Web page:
DeBakey forceps

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De·Bak·ey for·ceps

nontraumatic forceps used to pick up blood vessels; also known as "magics."
Synonym(s): magic forceps
Farlex Partner Medical Dictionary © Farlex 2012

De·Bak·ey for·ceps

(dĕ-bā'kē, fōrseps)
Nontraumatic tool used to pick up blood vessels; also known as "magics."
Synonym(s): magic forceps.
Medical Dictionary for the Health Professions and Nursing © Farlex 2012


Michael Ellis, U.S. heart surgeon, 1908–.
DeBakey aortic aneurysm clamp
DeBakey arterial clamp
DeBakey Atraugrip forceps
DeBakey ball-valve prosthesis
DeBakey Beaver blade
DeBakey bulldog clamp
DeBakey chest retractor
DeBakey classification - three types of dissections of the aorta: type I, type II, type III, type IIIA.
DeBakey coarctation clamp
DeBakey dissecting forceps
DeBakey endarterectomy scissors
DeBakey forceps - nontraumatic forceps used to pick up blood vessels.
DeBakey graft
DeBakey heart valve
DeBakey implant
DeBakey needle
DeBakey patent ductus clamp
DeBakey scissors
DeBakey stripper
DeBakey tangential occlusion clamp
DeBakey tunneler
DeBakey valve prosthesis
DeBakey vascular dilator
DeBakey Vasculour-II vascular prosthesis
Medical Eponyms © Farlex 2012
References in periodicals archive ?
We have been using Debakey forceps for liver transections in all our liver resections for the past 8 years.
These four groups were compared in terms of age, gender, comorbid conditions, transection time, total operative time, postoperative length of hospital stay, blood transfusion rates, morbidity, and mortality to evaluate the effect of type of liver parenchyma with use of Debakey forceps crushing technique for liver parenchyma transection.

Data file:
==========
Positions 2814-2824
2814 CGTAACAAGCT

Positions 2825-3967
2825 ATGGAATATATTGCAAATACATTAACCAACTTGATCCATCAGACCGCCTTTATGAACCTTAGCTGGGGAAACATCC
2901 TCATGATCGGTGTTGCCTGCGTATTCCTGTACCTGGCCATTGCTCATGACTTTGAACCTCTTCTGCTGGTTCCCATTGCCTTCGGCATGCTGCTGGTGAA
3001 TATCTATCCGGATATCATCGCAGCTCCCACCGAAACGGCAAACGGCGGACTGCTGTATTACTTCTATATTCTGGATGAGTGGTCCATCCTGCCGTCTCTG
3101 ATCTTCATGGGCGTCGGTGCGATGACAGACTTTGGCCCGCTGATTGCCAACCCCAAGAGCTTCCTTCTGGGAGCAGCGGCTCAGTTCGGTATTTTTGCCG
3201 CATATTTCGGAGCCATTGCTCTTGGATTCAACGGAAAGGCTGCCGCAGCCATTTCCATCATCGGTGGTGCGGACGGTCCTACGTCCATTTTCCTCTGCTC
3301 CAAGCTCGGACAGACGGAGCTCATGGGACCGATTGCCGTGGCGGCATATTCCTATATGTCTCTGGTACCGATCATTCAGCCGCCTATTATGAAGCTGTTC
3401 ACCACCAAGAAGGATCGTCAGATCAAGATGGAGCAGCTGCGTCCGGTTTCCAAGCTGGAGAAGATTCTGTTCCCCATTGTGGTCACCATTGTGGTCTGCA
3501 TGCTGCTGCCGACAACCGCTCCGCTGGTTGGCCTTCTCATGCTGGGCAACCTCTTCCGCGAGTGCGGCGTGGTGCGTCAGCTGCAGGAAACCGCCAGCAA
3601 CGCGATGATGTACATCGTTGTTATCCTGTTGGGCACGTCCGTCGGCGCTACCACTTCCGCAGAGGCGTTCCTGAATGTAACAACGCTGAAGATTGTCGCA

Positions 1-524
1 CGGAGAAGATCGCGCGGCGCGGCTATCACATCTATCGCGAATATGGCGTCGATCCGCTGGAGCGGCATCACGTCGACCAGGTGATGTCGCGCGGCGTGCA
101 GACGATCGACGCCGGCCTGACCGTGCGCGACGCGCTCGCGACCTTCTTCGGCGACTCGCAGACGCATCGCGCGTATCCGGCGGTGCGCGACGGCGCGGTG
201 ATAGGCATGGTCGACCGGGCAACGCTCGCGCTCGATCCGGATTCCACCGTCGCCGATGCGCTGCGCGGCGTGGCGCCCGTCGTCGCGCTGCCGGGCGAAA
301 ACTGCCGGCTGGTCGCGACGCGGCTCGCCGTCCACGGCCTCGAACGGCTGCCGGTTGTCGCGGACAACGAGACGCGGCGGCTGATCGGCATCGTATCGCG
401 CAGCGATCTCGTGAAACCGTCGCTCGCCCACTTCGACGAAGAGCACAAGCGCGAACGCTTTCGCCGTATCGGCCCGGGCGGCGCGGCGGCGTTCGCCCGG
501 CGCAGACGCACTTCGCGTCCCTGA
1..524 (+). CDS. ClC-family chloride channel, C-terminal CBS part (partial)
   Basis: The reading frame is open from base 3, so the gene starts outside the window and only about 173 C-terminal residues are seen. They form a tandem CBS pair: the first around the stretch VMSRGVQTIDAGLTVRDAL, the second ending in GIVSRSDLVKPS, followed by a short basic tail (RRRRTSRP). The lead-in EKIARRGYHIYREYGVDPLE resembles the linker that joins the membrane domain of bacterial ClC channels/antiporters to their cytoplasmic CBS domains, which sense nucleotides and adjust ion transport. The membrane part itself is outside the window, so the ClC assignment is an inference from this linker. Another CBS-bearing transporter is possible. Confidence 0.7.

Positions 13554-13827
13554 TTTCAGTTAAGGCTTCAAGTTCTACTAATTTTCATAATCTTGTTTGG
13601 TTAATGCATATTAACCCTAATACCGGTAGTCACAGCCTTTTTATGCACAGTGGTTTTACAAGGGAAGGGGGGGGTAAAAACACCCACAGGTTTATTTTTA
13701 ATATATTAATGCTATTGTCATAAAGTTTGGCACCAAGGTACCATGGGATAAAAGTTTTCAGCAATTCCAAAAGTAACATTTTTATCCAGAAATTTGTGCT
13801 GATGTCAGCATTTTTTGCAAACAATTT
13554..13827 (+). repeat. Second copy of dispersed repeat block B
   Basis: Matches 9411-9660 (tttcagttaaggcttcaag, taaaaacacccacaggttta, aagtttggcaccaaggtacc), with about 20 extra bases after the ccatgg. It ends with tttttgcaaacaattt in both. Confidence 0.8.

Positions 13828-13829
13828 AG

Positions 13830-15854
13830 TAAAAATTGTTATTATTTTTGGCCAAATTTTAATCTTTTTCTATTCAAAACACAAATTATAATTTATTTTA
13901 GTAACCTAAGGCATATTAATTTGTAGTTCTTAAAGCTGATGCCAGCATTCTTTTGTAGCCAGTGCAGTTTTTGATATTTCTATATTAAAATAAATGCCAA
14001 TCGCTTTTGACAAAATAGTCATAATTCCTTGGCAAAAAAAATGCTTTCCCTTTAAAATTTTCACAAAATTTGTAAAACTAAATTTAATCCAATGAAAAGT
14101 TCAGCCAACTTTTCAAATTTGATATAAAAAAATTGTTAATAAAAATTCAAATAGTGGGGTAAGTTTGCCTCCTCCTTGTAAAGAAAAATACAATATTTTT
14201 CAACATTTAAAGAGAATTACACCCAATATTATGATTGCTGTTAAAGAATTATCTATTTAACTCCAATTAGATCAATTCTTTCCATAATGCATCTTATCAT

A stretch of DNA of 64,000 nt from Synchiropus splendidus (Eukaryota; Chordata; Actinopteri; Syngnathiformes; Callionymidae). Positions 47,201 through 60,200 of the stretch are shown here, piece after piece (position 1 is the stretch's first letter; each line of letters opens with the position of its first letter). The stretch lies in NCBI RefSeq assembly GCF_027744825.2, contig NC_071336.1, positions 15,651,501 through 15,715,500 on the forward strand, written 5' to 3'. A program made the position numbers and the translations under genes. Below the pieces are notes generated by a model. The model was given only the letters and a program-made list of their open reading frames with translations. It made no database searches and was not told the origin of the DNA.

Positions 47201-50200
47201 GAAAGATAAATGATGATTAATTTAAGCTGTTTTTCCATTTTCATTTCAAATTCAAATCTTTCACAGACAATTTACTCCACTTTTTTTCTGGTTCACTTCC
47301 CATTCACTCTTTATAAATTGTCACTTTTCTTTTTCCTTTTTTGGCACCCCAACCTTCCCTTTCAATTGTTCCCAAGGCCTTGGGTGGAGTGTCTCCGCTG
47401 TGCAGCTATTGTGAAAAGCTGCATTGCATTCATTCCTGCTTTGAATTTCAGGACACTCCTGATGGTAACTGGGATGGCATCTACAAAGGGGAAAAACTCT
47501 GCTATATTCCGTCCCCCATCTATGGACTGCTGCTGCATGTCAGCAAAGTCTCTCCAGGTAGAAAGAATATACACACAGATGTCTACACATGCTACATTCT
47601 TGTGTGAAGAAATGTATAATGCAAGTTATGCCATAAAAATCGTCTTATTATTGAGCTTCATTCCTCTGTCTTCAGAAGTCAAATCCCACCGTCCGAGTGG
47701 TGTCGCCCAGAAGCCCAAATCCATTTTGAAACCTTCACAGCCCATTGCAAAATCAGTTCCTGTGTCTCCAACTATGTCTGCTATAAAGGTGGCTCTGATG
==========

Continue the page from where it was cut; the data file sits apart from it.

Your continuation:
The design along with mechanism of functioning of Debakey forceps and Kelly clamps was studied and compared using photographs taken during operation.
Then the parenchyma was crushed using fine tip (1 mm), 8 cm long straight or 9 cm long angled Debakey forceps depending on the depth of transection followed by coagulation of the small vessels of <2mm size using monopolar electrocautery and ligation of the biliary and larger vascular pedicles using 2-0/3-0 silk sutures.
Debakey forceps has some differences over Kelly clamp on the basis of its design.
Figures 1-8 (photographs) depict wrist joint postures during liver parenchyma transection while using Kelly clamp and Debakey forceps. It is clear in Figures 2, 6, 7, and 8 that the wrist joint always remains in neutral posture during liver parenchyma transection with Debakey forceps at various depths and angles.
This study shows that use of Debakey forceps crushing technique is safe and effective for liver parenchymal transection; transection time and total operative time improve with surgeon experience and it has ergonomic advantages over Kelly clamp technique.